“Thy will be done,” in its full extent, must be the guideline for the Christian life. It must regulate the day from morning to evening, the course of the year and the entire life. Only then will it be the sole concern of the Christian. All other concerns the Lord takes over. This one alone, however, remains ours as long as we live… And, sooner or later, we begin to realize this. In the childhood of the spiritual life, when we have just begun to allow ourselves to be directed by God, then we feel his guiding hand quite firmly and surely. But it doesn’t always stay that way. Whoever belongs to Christ must go the whole way with him. He must mature to adulthood: he must one day or other walk the way of the cross to Gethsemane and Golgotha.
Saint Teresa Benedicta (Edith Stein, + 1942) was a German philosopher and convert from Judaism who became a Carmelite nun and was put to death at Auschwitz.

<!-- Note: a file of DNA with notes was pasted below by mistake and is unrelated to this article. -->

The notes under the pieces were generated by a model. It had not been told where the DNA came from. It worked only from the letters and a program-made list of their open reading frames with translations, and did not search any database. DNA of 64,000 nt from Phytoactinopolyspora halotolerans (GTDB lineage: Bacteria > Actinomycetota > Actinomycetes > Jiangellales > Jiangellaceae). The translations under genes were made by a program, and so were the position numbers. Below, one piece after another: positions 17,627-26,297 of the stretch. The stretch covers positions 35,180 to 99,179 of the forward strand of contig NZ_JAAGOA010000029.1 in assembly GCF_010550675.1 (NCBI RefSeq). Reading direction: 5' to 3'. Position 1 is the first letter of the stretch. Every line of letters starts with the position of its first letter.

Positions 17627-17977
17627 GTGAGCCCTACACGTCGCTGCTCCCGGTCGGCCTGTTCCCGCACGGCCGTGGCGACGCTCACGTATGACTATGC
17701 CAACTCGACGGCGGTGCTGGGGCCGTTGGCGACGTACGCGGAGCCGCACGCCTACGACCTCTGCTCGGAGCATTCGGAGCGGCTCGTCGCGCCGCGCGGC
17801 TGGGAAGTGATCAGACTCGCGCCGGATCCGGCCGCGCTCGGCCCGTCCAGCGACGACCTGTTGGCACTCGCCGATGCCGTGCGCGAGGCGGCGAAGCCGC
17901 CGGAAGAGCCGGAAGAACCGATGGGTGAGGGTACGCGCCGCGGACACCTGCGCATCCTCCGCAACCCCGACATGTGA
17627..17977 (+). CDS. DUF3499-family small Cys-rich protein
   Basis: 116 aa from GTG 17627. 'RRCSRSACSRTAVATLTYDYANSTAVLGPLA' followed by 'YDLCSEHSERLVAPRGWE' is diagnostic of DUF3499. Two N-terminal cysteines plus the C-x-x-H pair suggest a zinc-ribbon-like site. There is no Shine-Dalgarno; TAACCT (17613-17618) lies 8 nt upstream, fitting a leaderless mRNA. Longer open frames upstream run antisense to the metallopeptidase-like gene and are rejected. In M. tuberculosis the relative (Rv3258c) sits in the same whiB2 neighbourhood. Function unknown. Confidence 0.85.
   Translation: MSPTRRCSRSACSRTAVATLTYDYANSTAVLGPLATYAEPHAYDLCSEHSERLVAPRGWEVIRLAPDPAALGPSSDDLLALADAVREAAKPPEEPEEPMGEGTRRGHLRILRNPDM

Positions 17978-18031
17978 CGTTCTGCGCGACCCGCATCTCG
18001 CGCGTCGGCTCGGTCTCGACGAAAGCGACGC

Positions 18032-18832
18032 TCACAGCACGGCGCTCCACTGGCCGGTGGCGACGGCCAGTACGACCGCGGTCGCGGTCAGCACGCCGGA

The woman in today’s Gospel (Matthew 15:21-28) persists, even when Jesus seemingly insults her. Father has said in homilies in the past that there must have been a twinkle in Jesus’ eye as he told her that food must not be taken from the children for the dogs. Jesus, as we all know now, didn’t keep with the standards of the time; he spoke to women, for one thing, in a culture that didn’t exactly hold women on a pedestal.
That woman is my inspiration this week, as I struggle with my own motherhood. There she was, fighting for her child’s well-being, even accepting the insults and in effect saying, “OK, but make my baby better.” I know mothers who are “miracle” mothers, women who had been told they would never conceive. I know mothers who struggle with their children’s health. And don’t we all struggle just with the daily tasks and the challenges of our vocation?
Saint Teresa Benedicta reminds us in her reflection above that we feel God’s hand firmly and surely in our spiritual childhood, but “it doesn’t always stay that way,” she warns us. We have to go the whole way! And the whole way includes Gethsemane and Golgotha. So where I’m at now isn’t as bad as it will be…or it’s way better than it could be. I guess it depends if I’m in a half-empty or a half-full frame of mind…